ADARs (adenosine deaminases acting on RNA) are RNA editing enzymes that bind double helical RNAs and deaminate select adenosines (A). The product inosine (I) is read during translation as guanosine (G), so such changes can alter codon meaning. ADAR-catalyzed A to I changes occur in coding sequences for several proteins of importance to the nervous system. However, these sites constitute only a very small fraction of known A to I sites in the human transcriptome, and the significance of editing at the vast majority sites is unknown at this time. Site-selective inhibitors of RNA editing are needed to advance our understanding of the function of editing at specific sites. Here we show that 2′-O-methyl/locked nucleic acid (LNA) mixmer antisense oligonucleotides are potent and selective inhibitors of RNA editing on two different target RNAs. These reagents are capable of binding with high affinity to RNA editing substrates and remodeling the secondary structure by a strand-invasion mechanism. The potency observed here for 2′-O-methyl/LNA mixmers suggests this backbone structure is superior to the morpholino backbone structure for inhibition of RNA editing. Finally, we demonstrate antisense inhibition of editing of the mRNA for the DNA repair glycosylase NEIL1 in cultured human cells, providing a new approach to exploring the link between RNA editing and the cellular response to oxidative DNA damage.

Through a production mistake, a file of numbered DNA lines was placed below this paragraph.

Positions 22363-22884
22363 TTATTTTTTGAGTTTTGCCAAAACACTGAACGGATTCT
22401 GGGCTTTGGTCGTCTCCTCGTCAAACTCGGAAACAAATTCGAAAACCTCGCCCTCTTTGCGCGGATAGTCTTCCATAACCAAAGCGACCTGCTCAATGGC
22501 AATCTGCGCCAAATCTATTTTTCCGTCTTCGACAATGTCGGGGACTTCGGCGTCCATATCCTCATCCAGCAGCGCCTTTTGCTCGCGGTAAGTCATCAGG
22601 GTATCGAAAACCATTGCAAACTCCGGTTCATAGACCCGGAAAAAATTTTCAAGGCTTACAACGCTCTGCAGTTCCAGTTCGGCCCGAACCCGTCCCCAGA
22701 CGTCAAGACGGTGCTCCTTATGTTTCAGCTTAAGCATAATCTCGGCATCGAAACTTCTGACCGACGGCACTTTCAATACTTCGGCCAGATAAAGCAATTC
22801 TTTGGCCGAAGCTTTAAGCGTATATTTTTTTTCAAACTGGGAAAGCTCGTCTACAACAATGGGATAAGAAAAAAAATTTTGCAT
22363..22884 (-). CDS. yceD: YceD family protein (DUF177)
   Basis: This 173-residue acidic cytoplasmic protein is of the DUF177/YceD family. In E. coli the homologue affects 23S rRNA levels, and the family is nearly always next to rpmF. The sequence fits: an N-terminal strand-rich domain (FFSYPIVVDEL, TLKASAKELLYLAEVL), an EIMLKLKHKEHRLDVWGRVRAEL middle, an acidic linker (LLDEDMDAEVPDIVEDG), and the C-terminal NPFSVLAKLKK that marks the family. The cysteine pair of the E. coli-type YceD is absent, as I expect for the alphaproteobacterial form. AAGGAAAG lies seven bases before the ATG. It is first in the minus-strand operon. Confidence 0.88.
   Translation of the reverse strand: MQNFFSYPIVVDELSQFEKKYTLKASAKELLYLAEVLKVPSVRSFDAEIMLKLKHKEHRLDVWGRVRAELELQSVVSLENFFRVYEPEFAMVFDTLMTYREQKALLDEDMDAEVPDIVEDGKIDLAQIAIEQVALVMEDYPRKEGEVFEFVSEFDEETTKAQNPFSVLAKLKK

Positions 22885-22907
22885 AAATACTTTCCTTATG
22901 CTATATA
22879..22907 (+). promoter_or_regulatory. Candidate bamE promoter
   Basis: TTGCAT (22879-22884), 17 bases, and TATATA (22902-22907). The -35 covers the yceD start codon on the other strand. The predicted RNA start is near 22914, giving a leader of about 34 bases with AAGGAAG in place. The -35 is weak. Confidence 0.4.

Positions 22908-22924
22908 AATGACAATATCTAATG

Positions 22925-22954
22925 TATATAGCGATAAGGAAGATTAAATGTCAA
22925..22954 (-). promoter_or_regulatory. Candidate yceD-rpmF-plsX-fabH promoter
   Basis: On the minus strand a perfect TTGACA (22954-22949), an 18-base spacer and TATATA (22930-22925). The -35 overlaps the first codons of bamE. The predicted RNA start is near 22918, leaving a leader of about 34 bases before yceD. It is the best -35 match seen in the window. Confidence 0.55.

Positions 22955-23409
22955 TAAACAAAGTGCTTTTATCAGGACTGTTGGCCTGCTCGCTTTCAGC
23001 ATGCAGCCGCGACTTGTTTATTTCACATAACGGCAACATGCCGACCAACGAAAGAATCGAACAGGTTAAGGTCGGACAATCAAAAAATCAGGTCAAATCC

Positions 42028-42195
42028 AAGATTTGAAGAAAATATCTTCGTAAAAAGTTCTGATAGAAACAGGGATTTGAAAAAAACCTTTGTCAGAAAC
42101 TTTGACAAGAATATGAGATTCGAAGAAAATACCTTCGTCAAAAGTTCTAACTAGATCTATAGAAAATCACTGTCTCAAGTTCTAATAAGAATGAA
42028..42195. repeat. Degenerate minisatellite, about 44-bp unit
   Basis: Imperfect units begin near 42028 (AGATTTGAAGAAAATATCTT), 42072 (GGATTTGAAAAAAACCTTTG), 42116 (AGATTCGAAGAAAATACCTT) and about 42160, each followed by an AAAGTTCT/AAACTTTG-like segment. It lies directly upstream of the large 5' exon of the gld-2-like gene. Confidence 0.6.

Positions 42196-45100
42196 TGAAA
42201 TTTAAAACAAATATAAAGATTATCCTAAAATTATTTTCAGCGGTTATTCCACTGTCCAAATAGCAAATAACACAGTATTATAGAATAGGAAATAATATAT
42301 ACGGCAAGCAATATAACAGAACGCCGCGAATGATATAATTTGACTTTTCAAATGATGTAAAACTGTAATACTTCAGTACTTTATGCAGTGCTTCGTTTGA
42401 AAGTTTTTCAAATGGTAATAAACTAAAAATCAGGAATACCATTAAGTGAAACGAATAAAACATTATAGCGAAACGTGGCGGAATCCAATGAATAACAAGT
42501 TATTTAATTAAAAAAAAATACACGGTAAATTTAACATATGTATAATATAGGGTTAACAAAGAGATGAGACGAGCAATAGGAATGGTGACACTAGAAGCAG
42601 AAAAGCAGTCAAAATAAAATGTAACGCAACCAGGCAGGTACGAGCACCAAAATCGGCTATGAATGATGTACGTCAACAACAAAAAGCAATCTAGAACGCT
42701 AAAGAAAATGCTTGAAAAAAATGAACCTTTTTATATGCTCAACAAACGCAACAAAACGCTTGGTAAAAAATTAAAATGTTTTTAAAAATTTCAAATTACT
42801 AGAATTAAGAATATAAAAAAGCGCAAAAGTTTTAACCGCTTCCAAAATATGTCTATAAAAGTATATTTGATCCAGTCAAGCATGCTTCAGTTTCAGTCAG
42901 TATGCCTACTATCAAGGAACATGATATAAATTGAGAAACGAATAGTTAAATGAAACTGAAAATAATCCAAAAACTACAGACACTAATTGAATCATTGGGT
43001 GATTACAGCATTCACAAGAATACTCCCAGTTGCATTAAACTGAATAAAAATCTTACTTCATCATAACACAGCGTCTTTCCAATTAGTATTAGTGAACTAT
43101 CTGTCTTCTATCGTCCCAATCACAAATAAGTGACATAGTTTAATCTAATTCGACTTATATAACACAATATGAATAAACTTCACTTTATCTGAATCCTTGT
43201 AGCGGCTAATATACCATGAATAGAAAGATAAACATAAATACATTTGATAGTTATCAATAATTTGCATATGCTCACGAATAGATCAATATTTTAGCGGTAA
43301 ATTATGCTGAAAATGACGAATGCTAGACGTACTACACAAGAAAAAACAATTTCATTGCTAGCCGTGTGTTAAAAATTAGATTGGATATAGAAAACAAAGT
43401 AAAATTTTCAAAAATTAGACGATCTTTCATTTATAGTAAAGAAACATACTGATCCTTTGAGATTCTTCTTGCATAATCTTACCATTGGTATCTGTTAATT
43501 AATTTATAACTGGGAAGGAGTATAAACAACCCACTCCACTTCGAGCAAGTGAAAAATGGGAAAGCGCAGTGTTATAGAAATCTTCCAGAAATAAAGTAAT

ASJC Scopus subject areas
- Molecular Medicine